Tayside pubs sidestepping a new booze ban are unsure whether punters will brave the cold for a pint.
New restrictions mean that pubs and restaurants with outdoor seating can bypass rules which prohibit alcohol from being served indoors.
In addition, outdoor venues are not subject to a 6pm curfew – they can remain open until 10pm.
The measures, brought in to stem rising cases of Covid-19, have already resulted in a number of Dundee pubs saying they’ll shut up shop.
For pubs lucky enough to have a beer garden, the next two weeks will be a case of watching what happens.
Andrew Mitchell, owner of Kilted Kangaroo, said: “We ask people to wrap up warm, stay safe and play by the rules – there’s nothing else we can do.
“The weather will be challenging but it’s Scotland and we just need to deal with it and dress for the conditions.”
Andrew said the rules were another hammer blow to the industry and he felt “disappointed and frustrated”.
“We’ve spent a lot of time and money putting restrictions in place to make the pub safer but people can still buy and consume alcohol in places without these restrictions – let’s not pretend that house parties aren’t happening,” he said.
“I understand the need for it but at the same time, where does it end? What will a 16-day break do?”
Paul Russell, who runs the Bank Bar with wife Susan, said: “Public health is at the forefront of everyone’s mind but it seems like pubs and the hospitality trade are an easy touch.
“We spent thousands of pounds getting the place ready to reopen and making it safe for customers and staff.”
After full lockdown Paul opened an outside area in the newly pedestrianised Union Street.
He said: “We’re lucky we’ve got food, if we didn’t have food we would have to shut and furlough all the staff again.
“We’ve got all the staff back not but they’ll have to go back to reduced hours again.
“We’ve got the licence for outside until 9pm so we will keep it open until then if the demand is there but in the middle of October, I don’t know if it will be.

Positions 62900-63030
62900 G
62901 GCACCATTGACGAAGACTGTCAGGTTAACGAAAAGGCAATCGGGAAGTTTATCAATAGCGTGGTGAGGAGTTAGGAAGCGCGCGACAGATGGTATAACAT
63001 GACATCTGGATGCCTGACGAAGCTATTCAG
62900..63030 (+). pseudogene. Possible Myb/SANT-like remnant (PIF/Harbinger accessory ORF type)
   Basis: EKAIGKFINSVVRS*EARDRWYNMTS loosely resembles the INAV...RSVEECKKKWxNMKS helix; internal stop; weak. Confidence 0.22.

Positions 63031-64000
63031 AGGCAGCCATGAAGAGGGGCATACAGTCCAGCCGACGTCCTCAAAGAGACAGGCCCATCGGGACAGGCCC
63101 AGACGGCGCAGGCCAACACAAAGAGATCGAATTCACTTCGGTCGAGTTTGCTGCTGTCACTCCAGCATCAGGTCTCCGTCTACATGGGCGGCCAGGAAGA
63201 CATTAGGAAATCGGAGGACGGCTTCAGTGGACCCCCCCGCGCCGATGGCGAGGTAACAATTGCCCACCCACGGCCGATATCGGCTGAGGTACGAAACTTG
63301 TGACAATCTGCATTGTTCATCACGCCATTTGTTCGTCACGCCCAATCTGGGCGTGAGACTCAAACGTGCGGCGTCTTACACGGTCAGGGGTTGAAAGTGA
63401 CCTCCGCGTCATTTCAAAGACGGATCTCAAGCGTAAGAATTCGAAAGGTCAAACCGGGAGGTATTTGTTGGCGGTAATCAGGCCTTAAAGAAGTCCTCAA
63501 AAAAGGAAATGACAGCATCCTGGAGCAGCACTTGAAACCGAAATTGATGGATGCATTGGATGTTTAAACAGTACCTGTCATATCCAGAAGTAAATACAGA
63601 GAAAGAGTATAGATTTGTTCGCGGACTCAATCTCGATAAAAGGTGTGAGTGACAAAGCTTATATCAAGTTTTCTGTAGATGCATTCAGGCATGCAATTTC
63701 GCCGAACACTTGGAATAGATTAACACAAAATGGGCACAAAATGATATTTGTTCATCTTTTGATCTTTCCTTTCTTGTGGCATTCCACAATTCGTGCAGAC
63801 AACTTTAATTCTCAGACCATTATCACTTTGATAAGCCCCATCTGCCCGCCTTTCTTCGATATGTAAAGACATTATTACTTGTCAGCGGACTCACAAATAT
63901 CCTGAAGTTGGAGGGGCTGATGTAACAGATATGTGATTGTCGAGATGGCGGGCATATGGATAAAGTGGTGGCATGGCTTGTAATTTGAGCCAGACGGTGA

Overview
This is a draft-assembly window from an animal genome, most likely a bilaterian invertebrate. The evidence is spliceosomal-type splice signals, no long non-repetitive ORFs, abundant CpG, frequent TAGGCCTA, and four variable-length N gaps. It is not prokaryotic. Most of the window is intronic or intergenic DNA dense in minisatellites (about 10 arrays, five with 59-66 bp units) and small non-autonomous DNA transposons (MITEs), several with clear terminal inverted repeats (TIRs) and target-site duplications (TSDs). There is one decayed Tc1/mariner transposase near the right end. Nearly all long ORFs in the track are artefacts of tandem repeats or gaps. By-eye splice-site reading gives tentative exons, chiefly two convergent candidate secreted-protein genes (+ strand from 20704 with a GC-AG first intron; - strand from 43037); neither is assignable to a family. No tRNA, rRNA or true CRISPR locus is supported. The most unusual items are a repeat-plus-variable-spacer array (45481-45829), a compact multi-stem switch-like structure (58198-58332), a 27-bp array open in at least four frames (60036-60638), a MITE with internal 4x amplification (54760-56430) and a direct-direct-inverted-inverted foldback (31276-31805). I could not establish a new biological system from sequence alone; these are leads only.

“We’ll have to play it by ear and might even have to make the decision on a daily basis.”
Chris Fleming, manager at BrewDog, said: “It’s difficult to say if people will still come out – we’re reliant on the weather.
“We’ll have to see how the first week goes and then make a decision about the next week but at the moment we plan to keep our outside area open until 10pm.
“We were already in the process of getting patio heaters so we’ve not had to change too much but we have had to expedite the process.”
Meanwhile, other pubs have announced they will close while the new rules are in place, including the Bowbridge Bar, Doc Ferry’s, The Auld Hoose in Perth and the Eagle Coaching Inn in Broughty Ferry.
Eagle owner Debbie Findlay said: “We have no other choice.
“The Scottish Licenced Trade Association published figures which showed 2.8% of Track and Trace is tracked back to pubs and 44% is traced back to schools [in England].
“It is ludicrous, last week we had 18 hours of trade taken away from us and now this week it is like a slow death because this is going to put businesses under.
“Our overhead costs will still be the same, the electricity doesn’t know there are only 10 people in the pub, and all our fridges and coolers need to be on when we are open.
“The waste will be phenomenal as well because once you put a keg on it can’t be left or resealed. That is it ruined.”
She added: “They think we are some kind of horrific establishment just there to give people alcohol but great things are being done by pubs every single day of the week.
“Lots of the regulars will miss coming in and socialising with each other and during lockdown all the pubs in Broughty Ferry set up a food bank with no money.
“The government is forgetting lots of pubs did this.
“They think people in pubs are drinking alcohol and becoming so inhibited they can’t control themselves but that is an insult to the trade and a slap in the face.
“It is appalling.”